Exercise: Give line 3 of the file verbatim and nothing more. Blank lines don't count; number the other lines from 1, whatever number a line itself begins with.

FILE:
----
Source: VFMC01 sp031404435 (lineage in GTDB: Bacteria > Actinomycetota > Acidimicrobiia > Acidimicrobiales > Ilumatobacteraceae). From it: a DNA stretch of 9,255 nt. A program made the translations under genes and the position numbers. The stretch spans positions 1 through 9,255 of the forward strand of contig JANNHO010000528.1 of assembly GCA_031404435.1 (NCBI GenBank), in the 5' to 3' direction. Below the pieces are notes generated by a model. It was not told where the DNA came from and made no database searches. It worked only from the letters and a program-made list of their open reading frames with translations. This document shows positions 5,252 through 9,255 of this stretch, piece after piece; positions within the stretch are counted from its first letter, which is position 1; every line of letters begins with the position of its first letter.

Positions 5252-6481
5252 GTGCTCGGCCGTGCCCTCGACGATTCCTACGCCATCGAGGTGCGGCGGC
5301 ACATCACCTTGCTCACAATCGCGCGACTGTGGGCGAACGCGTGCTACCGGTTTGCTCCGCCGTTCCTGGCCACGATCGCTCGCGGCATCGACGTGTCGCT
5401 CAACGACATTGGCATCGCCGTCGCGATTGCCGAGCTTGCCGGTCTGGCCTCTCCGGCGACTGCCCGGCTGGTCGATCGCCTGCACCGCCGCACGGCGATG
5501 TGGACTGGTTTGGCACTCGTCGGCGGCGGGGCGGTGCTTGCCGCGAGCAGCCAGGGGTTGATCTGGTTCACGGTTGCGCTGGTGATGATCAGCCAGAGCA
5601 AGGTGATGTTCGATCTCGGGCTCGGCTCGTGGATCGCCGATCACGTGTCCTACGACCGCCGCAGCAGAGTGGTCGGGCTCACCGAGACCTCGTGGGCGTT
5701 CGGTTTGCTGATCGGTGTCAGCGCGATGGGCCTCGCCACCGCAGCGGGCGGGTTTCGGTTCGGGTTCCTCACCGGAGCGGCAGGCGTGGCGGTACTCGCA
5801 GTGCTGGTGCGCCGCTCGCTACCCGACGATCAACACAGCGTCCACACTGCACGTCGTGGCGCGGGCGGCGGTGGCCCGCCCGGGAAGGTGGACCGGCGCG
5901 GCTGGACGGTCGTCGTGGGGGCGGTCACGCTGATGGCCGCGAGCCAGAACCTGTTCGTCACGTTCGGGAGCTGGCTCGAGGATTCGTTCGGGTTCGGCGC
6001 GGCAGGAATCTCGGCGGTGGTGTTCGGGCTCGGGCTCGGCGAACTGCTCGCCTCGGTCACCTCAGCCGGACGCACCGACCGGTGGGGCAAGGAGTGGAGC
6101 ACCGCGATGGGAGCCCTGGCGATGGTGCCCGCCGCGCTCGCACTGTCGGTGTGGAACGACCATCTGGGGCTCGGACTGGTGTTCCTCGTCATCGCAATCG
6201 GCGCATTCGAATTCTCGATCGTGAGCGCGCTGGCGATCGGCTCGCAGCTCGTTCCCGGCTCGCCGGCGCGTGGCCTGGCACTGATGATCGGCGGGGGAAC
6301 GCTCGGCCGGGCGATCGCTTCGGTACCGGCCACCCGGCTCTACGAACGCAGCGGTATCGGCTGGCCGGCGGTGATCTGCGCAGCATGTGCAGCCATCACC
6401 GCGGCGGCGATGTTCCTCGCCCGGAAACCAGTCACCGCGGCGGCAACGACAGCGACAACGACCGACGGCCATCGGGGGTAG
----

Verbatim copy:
5252 GTGCTCGGCCGTGCCCTCGACGATTCCTACGCCATCGAGGTGCGGCGGC